T.H. Marshall wrote on citizenship at a time when welfare appeared to be a “secured right” for citizens, ensured by collective national sacrifices endured during WWII. Decades later, the social changes wrought in Britain by massive recession, unemployment and divorce contributed to the changing character of the welfare state (Langan 1998). Who was to be deserving of State aid? Would Marshall’s social citizenship prevail? From the right of the political spectrum, welfare was attacked as creating a “culture of dependency.” Not only was accepting welfare thought to be stigmatic, but it was also argued that welfare acted to socially exclude people rather than include them in society. Conservatives stressed social obligation, instead: “This reverses the original premise of social citizenship, and is based on the view that those dependent on the state must be compelled to give something back to society.” (Morris 1998:221) So it was that citizenship was reconceived in England during the 1980s. During Margaret Thatcher’s tenure as Prime Minister, numerous social services were privatized. No longer was it a social right to claim access to services; rather, under Thatcherism, citizenship was something to be earned. A continued emphasis on the ”bottom line” created a new tension in England, between the English citizen as a consumer of services vs. the State’s responsibility to care for its citizens. Cutting back on welfare services exacerbated the differences between the wealthy and the poor, and increased the need for welfare on the part of the homeless, the unemployed and others who found their own economic options greatly reduced (Evans and Morgan 1993). For those marginalized by the system, such as the Exodus Collective, the necessity of finding creative solutions to communal needs was a matter of survival.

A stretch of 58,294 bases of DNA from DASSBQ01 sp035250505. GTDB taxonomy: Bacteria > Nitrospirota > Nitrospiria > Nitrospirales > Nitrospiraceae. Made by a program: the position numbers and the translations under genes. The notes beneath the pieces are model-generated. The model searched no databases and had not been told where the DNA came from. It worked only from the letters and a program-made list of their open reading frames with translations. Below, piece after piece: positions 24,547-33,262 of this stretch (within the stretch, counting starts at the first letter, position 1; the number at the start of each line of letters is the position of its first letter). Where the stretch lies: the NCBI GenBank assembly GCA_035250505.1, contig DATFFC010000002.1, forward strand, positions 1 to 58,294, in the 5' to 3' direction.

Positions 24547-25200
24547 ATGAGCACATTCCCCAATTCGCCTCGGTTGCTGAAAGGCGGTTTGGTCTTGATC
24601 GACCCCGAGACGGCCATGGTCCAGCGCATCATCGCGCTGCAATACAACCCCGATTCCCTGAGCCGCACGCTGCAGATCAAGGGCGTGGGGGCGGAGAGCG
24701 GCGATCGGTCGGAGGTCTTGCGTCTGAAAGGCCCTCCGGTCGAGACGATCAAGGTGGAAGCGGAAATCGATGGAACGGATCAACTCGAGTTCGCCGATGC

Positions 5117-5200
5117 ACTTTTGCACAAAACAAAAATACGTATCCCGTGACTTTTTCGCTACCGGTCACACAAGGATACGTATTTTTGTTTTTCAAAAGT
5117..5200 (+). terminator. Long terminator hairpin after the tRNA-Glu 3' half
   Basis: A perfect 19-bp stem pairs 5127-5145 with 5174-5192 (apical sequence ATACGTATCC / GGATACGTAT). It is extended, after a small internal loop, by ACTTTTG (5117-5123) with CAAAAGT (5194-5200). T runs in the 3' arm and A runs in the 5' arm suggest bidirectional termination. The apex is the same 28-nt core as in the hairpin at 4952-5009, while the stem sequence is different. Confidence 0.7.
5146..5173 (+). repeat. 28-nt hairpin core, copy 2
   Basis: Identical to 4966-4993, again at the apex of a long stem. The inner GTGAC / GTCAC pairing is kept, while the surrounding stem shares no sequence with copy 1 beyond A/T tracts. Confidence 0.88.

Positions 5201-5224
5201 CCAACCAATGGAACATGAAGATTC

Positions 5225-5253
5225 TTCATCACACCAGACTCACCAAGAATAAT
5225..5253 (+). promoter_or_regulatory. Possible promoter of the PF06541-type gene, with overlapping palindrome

By blending Rastafarian beliefs with anarchist practice, the Exodus Collective was able to create its own brand of radical social planning. The group was leery of State power — even though many Exodus members relied on dole money to live — and an essential part of the Exodus project was fashioning an alternative to being reliant on the government. The purpose of the Ark Community Center was meant to increase the Collective’s autonomy, including reducing dependency on the welfare state. Guy provided a glimpse of the potential of Exodus’ approach to DiY culture for social revolution:

...[I]f we wanted to, we could subsidize all the old people who are fucking cold in the winter!... We could take back that whole street over there. We go knock on everybody’s door, and we ask, do you own your own house? Yes, we do. You own yours? No. Right. So you need. Nobody pays no more mortgage, nobody’s paying no more rent, nobody’s paying nothing. We need an electrician, we need a fucking rug-sweeper, we need a carpenter — all of that on your own street. So really, where do the goals stop? I mean, you could take the streets back out in the country one by one; you can take the communities back one by one.

Guy’s hopes for such a revolution may be more fanciful than practical, but what matters is that the envisioning of such self-sufficient, caring communities is deviant in a society ruled by the cash nexus. The affective ties of the Rasta’s One Love culture are meant to bring people together in mutual support, but in doing so transgress upon the English social order. Religion and politics were interwoven at the Exodus Community; the Collective’s anticapitalist beliefs were reinforced by both Rastafarianism and anarchism. Exodus was doing more than just critiquing the state because the Collective was actively working against the capitalist system and the welfare state. The group’s activism was embodied in their raves, their social organization of “respectocracy,” and their radical social planning. To a majority of those belonging to mainstream England, the Exodus Collective members were hardly proper citizens but threatening outsiders; they were the “enemy within.” Exodus tested the limits of tolerance by desiring to have their alternative lifestyle respected while simultaneously seeking to turn away from an England they viewed as corrupt.


Citizenship in contemporary England is a contested status, made increasingly controversial by cultural factors. I have argued that the development of citizenship must be fluid enough to include cultural differences, and that this is vitally important in an England that is growing more heterogeneous. My ethnographic study of the Exodus Collective illustrates that people may seek tolerance for alternative lifestyle and political viewpoints, but that distinctions are still made between “proper” and “improper” English behavior. Not all cultural differences are deviant, but citizenship serves as a boundary device that distinguishes acceptance from transgression. Such judgments are often due to perceived oppositional cultural elements of subaltern groups that appear to threaten the status quo.